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  1. #1
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    Default 2 strings vs 1 string?

    I heard that using 2 strings in a racquet, 4 knots is better than using 1 string, 2 knots. I also understand that since the racquet head is more oval than circular, using 2 strings enables the stringer to balance things out as in more tension on main and less on cross. But then recently, this chinese guy, provincial B class player, has all his racquets strung with 1 string, 2 knots and when asked about it, he said that he told the stringer to string them that way because that's how professionals string their racquets. Is this true? Why? I also heard that if your string breaks you should cut off the remaining strings to prevent your racquet head from getting deformed, could this be why anyone might want to use 1 string, 2 knots, so that the string loosens up evenly if it breaks?

  2. #2
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    Default

    do a quick search silentnight, you will find a lot of info. I remember posting this question up about a month ago.

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    Unless u have such "unique" request in string tension, I believe 2 knots and 4 knots going to give u similar results.

    However,

    1. 2 knots method can save a little bit more string (if u use reel), if u use single pack, no point

    2. 4 knots is easier to apply for "weight drop" string machines (cheap ones). also, easier for beginner to learn.

    3. 4 knots relatively have more freedom to adjust main and cross string tension separately, since they are 2 different pieces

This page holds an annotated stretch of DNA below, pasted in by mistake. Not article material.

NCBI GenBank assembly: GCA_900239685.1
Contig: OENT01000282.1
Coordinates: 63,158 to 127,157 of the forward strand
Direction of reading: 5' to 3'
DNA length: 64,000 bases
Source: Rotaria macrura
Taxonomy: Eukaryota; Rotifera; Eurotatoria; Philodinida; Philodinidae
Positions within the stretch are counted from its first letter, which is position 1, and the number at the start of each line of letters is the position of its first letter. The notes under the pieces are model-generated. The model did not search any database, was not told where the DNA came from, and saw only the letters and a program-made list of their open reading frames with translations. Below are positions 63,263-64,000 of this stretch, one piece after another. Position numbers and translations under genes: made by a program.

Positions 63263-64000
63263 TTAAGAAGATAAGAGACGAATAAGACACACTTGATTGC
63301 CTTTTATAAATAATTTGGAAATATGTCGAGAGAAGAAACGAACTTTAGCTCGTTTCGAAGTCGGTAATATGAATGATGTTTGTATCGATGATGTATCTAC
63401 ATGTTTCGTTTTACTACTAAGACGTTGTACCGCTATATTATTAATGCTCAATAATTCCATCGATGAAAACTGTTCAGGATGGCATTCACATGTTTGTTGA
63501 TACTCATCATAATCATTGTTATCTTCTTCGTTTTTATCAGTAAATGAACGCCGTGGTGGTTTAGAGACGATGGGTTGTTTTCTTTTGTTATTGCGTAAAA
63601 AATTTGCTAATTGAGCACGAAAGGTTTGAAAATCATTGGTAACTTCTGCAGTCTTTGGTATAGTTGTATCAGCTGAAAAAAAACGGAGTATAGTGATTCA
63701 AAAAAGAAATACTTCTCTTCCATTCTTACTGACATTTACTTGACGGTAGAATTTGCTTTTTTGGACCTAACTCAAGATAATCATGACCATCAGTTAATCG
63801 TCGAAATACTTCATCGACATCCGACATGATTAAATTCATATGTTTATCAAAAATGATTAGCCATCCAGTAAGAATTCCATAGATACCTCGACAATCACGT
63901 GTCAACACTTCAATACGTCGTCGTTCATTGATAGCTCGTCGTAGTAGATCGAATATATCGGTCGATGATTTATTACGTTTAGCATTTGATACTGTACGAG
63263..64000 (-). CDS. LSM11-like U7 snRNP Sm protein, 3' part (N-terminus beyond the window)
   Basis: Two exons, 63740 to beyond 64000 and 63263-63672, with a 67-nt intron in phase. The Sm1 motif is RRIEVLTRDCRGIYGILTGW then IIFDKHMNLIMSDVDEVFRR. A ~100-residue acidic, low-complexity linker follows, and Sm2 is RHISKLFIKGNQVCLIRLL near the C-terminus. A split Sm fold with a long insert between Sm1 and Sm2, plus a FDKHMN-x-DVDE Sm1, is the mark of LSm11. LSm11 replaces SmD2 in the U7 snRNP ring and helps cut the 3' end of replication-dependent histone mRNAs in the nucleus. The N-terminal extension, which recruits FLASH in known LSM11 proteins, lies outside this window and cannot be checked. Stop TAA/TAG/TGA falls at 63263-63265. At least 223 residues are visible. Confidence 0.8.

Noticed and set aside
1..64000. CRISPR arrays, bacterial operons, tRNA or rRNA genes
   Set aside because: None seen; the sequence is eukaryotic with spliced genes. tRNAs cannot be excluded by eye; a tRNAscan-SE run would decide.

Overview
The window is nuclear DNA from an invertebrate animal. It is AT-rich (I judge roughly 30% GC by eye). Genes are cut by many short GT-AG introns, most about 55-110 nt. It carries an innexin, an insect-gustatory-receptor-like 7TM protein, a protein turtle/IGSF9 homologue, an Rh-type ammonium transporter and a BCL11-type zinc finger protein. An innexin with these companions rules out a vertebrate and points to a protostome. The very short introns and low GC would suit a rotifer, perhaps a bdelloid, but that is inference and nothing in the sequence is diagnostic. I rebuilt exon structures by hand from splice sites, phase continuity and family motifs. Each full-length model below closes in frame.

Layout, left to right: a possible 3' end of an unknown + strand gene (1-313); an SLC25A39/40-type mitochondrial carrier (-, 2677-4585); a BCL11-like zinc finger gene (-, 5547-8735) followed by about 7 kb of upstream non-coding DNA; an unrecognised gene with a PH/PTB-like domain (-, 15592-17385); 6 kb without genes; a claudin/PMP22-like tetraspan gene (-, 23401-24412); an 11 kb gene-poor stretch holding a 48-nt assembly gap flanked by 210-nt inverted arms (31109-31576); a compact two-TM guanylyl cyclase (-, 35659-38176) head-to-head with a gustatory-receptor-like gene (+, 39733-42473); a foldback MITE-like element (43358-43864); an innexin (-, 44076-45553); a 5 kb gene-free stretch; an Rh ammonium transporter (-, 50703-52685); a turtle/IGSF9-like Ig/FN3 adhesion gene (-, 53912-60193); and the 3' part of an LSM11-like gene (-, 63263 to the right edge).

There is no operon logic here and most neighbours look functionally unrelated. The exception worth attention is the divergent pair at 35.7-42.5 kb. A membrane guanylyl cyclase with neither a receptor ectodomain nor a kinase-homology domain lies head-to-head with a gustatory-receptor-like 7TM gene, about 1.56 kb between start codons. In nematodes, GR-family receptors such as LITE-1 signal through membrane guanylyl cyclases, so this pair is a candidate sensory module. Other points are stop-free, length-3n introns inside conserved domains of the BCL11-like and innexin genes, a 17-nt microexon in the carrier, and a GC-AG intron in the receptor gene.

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    Default

    3. 4 knots relatively have more freedom to adjust main and cross string tension separately, since they are 2 different pieces
    Doesn't that mean that the 4 knots method is better then provided that string efficiency isn't an issue at least in the client's perspective since stringers won't charge more whether he's using the 2 knots or 4 knots method? By the way, I did read up on Jwu's and badrad's posts.

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    Originally posted by silentlight
    Doesn't that mean that the 4 knots method is better then provided that string efficiency isn't an issue at least in the client's perspective since stringers won't charge more whether he's using the 2 knots or 4 knots method?
    Personally I think the 4 knots (2 string) method is better just because it is safer to do that with the iso head racquet and it also works well for the oval. You string the main, then you start the cross from the top, rather than at the bottom (1 string method).

    2 knots (1 string) is quicker because with a high end machine you can just free-string first and then tighten. This will safe you a lot of time, but it won't really affect you that much if you are using the cheaper drop-weight stringing machine.